Two dogs with humans

“I wish he/she could go to a foster home rather than a shelter.” I hear this often from fellow animal care professionals and volunteers in my work with nearly 300 shelters and rescues nationwide to place victims of cruelty and neglect from HSUS and HSI cases. While there are animals who certainly benefit from a foster home environment, I believe there are just as many benefits for an animal in a well-run animal shelter.

I direct the Emergency Placement Partner (EPP) program for The HSUS. Recently, I helped place 200 dogs from Korean meat farms with our shelter and rescue partners. Through this process, I have seen extraordinary medical and behavioral transformations happen at animal shelters. Many of the dogs coming from Korea have no idea how to be dogs. They may never have experienced a kind hand or fresh water. It is absolutely heartbreaking to consider what they have been through.

Rocky, a brindle mastiff, flew from Korea to Orlando. He, along with 35 other dogs, went to the Humane Society of Vero Beach and Indian River County, which allowed us to use their beautiful facility as a temporary shelter for the entire group.

Rocky was completely shut down on arrival. He would not make eye contact and getting him out of his crate was an ordeal. Staff and volunteers felt incredibly sad for Rocky. We all agreed—he was damaged; certainly, Rocky would need “long-term” foster care.

Enter the Humane Society of Broward County. Mary Steffen and her team swooped into Vero Beach to pick up a group of the Korean dogs to take into their program. Rocky was one of the dogs assigned to them. We gave them the rundown that ended with, “Are you sure you want to take him into your program? He may need a long-term foster home.” I said it, I admit it. Mary explained that her behaviorists would work with Rocky and were excited to begin the process. She was completely confident that her team would turn Rocky around. He left the building. Two weeks later I received an adoption picture of Rocky and his new family, confidently posing for the picture with his new 140-pound Great Dane brother.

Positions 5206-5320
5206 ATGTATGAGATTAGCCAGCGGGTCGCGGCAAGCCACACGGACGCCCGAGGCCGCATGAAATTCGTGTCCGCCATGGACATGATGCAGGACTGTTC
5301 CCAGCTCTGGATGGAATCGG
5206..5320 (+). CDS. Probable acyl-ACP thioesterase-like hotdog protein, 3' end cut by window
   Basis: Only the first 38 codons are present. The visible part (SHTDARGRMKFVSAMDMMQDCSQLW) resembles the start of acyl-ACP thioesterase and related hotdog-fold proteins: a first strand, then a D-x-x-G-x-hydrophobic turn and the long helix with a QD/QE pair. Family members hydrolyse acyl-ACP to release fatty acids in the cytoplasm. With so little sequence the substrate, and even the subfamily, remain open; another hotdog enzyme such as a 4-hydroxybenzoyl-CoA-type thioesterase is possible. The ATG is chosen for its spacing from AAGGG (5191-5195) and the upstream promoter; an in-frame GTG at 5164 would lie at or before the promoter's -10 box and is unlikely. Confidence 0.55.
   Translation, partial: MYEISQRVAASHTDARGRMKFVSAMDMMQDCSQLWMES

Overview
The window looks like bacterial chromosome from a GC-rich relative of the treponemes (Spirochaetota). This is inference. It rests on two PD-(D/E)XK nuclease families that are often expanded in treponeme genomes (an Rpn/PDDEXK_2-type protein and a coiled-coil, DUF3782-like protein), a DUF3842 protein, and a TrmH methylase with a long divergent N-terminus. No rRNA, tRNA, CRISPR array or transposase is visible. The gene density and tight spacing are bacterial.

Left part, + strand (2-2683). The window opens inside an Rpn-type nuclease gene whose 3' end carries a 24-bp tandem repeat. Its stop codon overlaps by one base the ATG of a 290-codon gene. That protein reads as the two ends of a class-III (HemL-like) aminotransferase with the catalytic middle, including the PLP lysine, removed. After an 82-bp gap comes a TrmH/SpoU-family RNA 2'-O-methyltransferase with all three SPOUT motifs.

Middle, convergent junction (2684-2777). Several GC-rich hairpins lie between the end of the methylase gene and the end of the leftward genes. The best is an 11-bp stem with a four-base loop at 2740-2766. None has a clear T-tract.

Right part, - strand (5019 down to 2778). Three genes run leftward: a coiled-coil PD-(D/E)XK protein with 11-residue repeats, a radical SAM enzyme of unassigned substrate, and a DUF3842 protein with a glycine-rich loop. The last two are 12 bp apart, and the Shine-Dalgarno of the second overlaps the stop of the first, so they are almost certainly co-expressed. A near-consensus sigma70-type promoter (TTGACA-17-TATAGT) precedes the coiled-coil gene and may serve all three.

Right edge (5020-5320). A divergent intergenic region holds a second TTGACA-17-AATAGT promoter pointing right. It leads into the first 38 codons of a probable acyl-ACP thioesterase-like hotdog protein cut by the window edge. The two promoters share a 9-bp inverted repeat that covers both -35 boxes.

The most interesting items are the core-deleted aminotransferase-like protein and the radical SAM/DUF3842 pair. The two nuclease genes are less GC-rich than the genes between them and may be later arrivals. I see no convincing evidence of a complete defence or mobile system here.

Here is the thing: The field of animal sheltering has come a long way. I visited 3 animal shelters during my trip to Florida. I saw cat housing that was open, warm and inviting. Dogs were fed from puzzles to keep them busy; medical clinics expanded to accommodate the community animals and compassionate, innovative staff. There were play yards, a wide variety of enrichment items, volunteers, community education and excellent customer service. Descriptions on cage cards included personalities but lacked breed. In my three days at the Vero Beach facility, staff had animals in their offices and adoption counselors sat with people and discussed which pets would fit their lifestyle.

The very next week a tiny puppy, Louis, was flown to D.C. from Korea. He was smaller than his littermates and had some type of underlying health concern. He was scheduled to go to one of our incredible rescue partners, Pawfect Match Rescue in North Carolina, but there was an “issue.” The director of shelter operations at Virginia Beach SPCA (VBSCPCA) fell in love with Louis on transport and asked to adopt him. Jenny’s connection to Louis was instant and of course, Pawfect Match agreed to the adoption. Jenny checked Louis immediately into the clinic at VBSPCA. Staff got to work to identify what was affecting Louis and he was diagnosed with a serious blood infection. Thanks to the care of the experts at VBSPCA clinic, Louis made a full recovery!